It was from the work undertaken for this FHC interdisciplinary summer workshop and the positive responses O’Sullivan and Lane received from workshop participants that led to their first book The Florida Reader (Pineapple Press, 1991), which has been recognized for initiating the Florida Studies movement.

O’Sullivan’s commitment to Florida Studies has continued to grow over the past 25 years. He has served in leadership roles for FHC programs as a resident scholar, evaluator, and director of multiple institutes and workshops on Florida history, poetry, and Shakespeare.  He currently serves as a resident scholar of the Jump at the Sun: Zora Neale Hurston and her Eatonville Roots summer workshops held annually on Rollins’ campus. 

O’Sullivan’s teaching, scholarship, and service aren’t limited to Rollins, the FHC, and its predecessor, the Florida Endowment for the Humanities. He has had a long relationship with the Florida Historical Society and, in September 2009, was elected to its board of directors.  He has also served as president and member of the board of directors for both the College English Association and the Florida College English Association. Since 1997, he has served as co-director of the Drey Summer Shakespeare Institute.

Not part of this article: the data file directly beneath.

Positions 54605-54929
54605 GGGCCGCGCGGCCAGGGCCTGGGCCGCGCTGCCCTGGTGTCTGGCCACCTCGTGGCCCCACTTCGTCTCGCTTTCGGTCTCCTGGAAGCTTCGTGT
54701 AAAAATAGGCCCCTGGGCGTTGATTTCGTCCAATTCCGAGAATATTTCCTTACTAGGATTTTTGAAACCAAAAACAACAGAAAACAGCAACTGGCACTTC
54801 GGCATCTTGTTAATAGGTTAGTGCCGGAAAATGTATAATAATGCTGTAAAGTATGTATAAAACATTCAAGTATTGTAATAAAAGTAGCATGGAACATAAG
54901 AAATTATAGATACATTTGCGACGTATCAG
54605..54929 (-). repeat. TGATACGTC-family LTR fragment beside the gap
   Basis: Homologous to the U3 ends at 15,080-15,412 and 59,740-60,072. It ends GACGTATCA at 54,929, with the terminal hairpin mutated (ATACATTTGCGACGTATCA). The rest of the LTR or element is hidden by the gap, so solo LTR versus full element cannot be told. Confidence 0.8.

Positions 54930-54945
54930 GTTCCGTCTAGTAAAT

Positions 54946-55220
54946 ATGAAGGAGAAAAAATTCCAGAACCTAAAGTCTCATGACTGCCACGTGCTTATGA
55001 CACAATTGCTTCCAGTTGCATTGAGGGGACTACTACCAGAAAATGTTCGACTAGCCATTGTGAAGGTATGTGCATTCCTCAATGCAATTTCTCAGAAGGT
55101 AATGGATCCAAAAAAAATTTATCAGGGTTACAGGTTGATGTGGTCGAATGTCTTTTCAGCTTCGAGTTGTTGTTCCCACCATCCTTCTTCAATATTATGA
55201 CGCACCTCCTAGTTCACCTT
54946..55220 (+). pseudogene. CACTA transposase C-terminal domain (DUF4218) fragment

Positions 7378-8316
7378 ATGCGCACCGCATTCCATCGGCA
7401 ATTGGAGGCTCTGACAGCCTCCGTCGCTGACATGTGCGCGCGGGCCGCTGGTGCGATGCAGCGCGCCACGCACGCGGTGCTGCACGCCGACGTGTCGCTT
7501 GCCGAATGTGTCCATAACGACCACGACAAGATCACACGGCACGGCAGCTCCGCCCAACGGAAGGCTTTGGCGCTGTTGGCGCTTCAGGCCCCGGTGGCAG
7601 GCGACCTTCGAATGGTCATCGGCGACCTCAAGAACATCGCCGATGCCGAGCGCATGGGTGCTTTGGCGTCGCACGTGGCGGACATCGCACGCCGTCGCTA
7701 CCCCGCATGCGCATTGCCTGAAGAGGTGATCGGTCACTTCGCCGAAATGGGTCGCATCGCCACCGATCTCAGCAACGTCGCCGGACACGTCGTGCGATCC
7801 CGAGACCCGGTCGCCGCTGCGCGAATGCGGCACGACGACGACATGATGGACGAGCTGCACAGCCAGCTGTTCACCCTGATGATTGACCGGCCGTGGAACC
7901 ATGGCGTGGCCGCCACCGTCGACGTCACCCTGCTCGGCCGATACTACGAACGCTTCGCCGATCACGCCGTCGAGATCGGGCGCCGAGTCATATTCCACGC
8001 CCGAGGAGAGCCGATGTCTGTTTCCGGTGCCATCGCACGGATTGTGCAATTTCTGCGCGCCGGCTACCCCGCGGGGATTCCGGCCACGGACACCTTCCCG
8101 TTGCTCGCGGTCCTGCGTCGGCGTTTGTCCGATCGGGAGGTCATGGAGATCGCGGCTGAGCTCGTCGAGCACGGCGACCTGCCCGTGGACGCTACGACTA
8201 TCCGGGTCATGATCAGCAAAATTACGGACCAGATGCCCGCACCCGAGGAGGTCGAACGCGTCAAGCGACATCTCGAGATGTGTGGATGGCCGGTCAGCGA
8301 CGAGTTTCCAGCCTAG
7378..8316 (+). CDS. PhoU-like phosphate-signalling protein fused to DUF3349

O’Sullivan credits the inspiration for his scholarly exploration and interdisciplinary work on Rollins’ commitment to the liberal arts: “The work I’ve done would not be possible in a large research university, which emphasizes disciplinary specialization. Only in a school like Rollins can we let our imaginations truly free.”